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Students Thinking About Health Care Career Attend 'Mini Medical University'

By Kelly Werthmann

DENVER (CBS4) - It may be Saturday, but several Denver-area students were in class for the Mini Medical University program at Rocky Mountain Hospital for Children.

About 70 high school students attended the daylong program to learn more about the variety of careers in the medical field.

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"We give kids simulated experiences in different areas of the hospital," said Michael Guthrie, the Mini Medical University director. "If they're interested in a medical career, they can get some tangible, hands-on experiences."

Students got a chance to meet emergency medical technicians (EMTs) and learn what it is like to work on board an ambulance.

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D'Evelyn High School sophomore Samantha Johnson attended the program with her sister. She said is interested in going to nursing school one day, perhaps through the University of Colorado.

"I didn't really know you could be a paramedic or EMT while you're in nursing school," Johnson said. "That kind of interested me."

Throughout the day, students met physicians and nurses who work in different parts of the hospital, including in the pediatric unit. One part of the program brought the teens into an emergency room where they learned how to check young patients.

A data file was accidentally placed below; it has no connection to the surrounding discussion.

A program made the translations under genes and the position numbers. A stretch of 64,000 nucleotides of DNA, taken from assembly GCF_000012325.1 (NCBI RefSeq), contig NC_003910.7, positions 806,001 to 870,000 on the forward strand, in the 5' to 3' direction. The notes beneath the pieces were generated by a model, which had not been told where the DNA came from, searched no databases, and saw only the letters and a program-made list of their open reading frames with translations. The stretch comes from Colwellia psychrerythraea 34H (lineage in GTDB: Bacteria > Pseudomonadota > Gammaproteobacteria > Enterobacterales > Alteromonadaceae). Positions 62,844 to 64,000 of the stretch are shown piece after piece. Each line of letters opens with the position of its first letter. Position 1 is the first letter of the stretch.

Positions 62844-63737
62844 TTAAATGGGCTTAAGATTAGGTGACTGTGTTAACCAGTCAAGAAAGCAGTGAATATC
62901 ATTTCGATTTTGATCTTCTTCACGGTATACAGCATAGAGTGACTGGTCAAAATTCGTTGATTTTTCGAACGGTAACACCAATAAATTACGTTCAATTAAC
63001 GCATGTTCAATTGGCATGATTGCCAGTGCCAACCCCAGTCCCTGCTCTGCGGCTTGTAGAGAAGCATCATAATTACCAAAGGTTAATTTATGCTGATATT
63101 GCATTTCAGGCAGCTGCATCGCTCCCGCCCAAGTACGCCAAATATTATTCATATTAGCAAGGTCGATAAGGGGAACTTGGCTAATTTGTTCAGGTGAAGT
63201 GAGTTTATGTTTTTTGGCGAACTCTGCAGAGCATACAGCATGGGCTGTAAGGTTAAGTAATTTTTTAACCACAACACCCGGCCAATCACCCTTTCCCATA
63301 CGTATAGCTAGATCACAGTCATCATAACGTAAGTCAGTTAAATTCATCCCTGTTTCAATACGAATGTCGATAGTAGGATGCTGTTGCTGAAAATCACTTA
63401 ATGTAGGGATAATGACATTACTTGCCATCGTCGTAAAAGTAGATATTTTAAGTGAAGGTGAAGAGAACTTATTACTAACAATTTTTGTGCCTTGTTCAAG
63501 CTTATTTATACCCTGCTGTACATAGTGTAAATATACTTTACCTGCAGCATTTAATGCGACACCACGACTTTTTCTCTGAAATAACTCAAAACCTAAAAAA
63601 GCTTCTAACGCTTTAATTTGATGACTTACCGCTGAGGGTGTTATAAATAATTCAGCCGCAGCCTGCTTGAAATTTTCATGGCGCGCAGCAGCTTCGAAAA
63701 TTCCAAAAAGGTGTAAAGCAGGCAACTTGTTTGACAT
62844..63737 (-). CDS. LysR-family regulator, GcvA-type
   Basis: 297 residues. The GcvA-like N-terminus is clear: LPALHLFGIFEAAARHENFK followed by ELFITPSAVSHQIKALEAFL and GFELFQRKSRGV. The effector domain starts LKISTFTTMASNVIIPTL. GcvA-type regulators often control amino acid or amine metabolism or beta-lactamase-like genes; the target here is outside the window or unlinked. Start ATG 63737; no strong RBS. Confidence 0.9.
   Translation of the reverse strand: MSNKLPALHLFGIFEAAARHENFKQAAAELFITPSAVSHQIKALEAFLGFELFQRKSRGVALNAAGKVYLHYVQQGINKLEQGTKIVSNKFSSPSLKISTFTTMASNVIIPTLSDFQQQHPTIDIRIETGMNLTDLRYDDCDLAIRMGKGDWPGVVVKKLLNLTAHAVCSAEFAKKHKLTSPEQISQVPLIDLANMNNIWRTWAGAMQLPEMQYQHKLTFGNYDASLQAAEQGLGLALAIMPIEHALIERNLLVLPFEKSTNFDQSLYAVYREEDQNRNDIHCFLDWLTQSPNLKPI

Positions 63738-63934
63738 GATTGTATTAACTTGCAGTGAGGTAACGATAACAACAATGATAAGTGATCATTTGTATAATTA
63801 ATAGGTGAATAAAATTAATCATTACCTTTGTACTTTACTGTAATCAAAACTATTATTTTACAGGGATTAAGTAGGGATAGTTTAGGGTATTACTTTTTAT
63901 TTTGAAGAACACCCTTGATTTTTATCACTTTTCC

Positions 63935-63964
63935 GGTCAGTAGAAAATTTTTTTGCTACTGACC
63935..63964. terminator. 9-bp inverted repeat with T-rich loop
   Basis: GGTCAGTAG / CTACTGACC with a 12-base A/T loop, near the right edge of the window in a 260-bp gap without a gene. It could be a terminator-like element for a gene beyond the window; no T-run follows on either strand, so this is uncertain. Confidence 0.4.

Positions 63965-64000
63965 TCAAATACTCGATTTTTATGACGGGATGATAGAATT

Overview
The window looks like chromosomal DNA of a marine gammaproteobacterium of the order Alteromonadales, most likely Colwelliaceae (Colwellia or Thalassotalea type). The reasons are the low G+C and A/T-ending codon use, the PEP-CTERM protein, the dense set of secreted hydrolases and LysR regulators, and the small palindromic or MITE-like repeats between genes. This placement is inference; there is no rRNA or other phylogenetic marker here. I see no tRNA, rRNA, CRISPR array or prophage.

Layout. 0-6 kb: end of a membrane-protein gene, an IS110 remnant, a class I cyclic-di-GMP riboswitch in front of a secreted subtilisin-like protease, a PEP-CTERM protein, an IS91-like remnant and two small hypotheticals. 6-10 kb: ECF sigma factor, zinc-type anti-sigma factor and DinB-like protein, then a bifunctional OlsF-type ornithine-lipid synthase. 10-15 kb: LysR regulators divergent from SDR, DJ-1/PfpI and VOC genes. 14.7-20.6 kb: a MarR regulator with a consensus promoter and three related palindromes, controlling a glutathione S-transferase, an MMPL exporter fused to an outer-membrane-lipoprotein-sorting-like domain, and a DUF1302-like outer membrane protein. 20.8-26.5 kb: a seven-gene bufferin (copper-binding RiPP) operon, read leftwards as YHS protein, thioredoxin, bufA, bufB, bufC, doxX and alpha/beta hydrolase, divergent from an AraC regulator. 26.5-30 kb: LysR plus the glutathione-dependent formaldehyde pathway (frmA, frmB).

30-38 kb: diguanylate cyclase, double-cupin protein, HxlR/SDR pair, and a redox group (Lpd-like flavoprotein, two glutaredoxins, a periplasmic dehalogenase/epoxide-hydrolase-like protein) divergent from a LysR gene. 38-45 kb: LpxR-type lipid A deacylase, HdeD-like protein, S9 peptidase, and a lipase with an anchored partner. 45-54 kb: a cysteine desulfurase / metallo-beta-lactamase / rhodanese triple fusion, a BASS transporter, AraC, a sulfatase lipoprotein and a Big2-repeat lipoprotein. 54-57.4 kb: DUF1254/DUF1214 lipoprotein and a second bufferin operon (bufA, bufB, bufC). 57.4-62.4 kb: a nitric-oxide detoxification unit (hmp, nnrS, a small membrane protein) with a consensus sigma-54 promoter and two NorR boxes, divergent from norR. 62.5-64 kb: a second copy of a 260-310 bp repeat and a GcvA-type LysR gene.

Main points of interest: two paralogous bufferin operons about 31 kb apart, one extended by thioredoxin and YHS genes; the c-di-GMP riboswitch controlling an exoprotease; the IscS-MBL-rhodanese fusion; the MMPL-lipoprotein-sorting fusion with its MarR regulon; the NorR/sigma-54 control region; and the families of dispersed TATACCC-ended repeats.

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"They'll also work with an internal medicine physician who will teach them things like blood glucose and how to check blood oxygen levels," Guthrie told CBS4's Kelly Werthmann.

Among the highlights for some of the students was learning how to apply a cast to a broken bone.

"It wasn't too hard," said Emma Khournzhy, a sophomore at Cherry Creek High School. "But it's definitely something I wanted to do."

Khournzhy said she's interested in becoming a surgeon someday because she enjoys learning how to overcome complicated situations.

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"I like helping people so I feel like this is the best way to help the most people," she said.

As students prepare for attending real medical school one day, the hope is the Mini Medical Academy will help them determine which path they'd like to take.

"The medical field is very competitive," Guthrie said. "The earlier students can experience things that can help them make that decision, I think, is very important. We don't have the opportunity to do 'Bring Your Kid to Work Day' because of patient privacy laws, so this really opens that up so kids can get the experience they need."

Rocky Mountain Hospital for Children hosts the program in April and November each year, but the program has become so popular organizers are considering holding another one in the summer.

Kelly Werthmann joined the CBS4 team in 2012 as the morning reporter, covering national stories like the Aurora Theater Shooting and devastating Colorado wildfires. She now anchors CBS4 Weekend Morning News and reports during the week. Connect with her on Facebook or Twitter @KellyCBS4.

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